Difficulties with data
Evaluation involves a shared commitment to the normalisation of data collection, visualisation and analysis, shared between partners. The vanguard, working closely to the specification of NHS England, sought to meet data required by the national programme that demonstrated rapid, large-scale changes in process-performance indicators at a system-level, that is, reduction in attendances at emergency departments. This was at the expense of data collection and analysis that could be used for operational planning. Key stakeholders were unable to agree on a set of outcome metrics that best reflected population health and fitted with the programme theories of change. The failure to discriminate between the different levels of data need for a service transformation can result in a constant 'flux' or extreme change. In this case it proved to make implementation too difficult and contributed to the premature closure of interventions.
Qualitative data provided an important early insight into the adoption of new processes and systems at service level, for example, one member of the ‘Vanguard Delivery Board’ contributed through in-depth interviews;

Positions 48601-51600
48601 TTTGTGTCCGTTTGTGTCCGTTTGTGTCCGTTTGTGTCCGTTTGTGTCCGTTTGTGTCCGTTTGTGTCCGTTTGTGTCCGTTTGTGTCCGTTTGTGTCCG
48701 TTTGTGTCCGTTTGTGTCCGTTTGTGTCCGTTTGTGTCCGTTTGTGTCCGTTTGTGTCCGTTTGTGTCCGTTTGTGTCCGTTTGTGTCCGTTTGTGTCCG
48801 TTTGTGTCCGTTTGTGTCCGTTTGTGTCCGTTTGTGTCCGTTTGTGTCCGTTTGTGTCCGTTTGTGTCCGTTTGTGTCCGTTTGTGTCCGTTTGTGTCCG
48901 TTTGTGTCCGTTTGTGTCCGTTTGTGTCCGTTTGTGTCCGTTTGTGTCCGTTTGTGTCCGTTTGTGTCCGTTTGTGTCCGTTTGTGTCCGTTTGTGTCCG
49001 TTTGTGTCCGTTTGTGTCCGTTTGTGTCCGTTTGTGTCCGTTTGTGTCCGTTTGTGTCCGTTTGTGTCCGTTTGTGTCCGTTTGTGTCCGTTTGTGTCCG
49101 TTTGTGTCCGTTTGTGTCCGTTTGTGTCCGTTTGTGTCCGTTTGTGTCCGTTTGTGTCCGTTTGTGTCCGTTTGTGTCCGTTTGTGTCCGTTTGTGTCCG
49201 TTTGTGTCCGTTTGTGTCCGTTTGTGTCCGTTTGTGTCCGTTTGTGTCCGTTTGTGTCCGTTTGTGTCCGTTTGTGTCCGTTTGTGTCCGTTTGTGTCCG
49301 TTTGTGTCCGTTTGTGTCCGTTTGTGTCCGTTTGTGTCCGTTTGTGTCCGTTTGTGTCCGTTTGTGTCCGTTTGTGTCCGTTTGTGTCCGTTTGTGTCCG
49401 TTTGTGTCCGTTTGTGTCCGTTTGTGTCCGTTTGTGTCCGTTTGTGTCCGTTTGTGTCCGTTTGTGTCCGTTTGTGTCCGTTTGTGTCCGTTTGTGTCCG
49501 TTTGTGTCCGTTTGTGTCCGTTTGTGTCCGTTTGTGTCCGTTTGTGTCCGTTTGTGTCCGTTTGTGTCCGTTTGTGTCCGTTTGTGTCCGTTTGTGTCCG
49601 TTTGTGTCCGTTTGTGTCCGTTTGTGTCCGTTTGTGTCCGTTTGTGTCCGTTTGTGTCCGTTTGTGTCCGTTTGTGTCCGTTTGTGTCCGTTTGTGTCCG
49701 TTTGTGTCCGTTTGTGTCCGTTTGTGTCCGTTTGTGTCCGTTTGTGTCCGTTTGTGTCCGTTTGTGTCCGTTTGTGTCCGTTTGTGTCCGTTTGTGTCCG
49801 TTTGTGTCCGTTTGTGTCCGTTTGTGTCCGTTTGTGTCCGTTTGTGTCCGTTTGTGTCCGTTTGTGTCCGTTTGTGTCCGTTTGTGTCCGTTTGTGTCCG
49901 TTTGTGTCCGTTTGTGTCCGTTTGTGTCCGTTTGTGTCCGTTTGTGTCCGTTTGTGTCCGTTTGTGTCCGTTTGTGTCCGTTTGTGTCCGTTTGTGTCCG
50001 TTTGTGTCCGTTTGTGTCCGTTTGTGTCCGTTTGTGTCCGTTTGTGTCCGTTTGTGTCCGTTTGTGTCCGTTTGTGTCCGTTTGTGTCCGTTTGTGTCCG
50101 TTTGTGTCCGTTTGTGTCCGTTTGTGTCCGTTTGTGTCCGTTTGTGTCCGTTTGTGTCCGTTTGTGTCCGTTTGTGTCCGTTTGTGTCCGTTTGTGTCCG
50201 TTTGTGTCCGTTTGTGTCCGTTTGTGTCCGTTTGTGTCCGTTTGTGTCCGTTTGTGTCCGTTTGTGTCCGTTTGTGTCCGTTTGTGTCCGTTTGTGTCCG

‘We’ve got a cross-organisational group that comes together. So we do share all of those metrics. But a lot of them they’re quite complicated. …So one of the ones that were shared with us was around… the percentage of beds where people are in them who could potentially be somewhere else. But the definition that’s used wouldn’t be the definition, for me getting that headline data is great, but once you start querying that data you realise that your understanding of what that means isn’t actually what’s being collected. … So it’s that understanding of each other’s organisation, and what those metrics mean, not actually making assumptions based on what you think things mean’. (Vanguard Stakeholder).
Data collection and management needed to be strategically focused on consistent interventions that could be evaluated effectively. In this particular case, the lack of capacity in frontline teams to identify and consistently collect population outcomes data meant that vanguard metrics did not reflect the additional benefit of the integrated service to patients. In many cases the metrics that were being collected were not fit for purpose and failed to show how health outcomes were being achieved.
The critical challenge of building capacity to collect and collate data and use it analytically to inform commissioning decisions was central to deliver future services. Data needed to be accessible to stakeholders, paper-free at the point of care and connected to other services and systems.23 However, many vanguards have been slow to collect and collate anything other than service-level data. Population health outcomes remain elusive, in spite of the original commitment, showing the impact that changes would have on patients, staff and the wider population.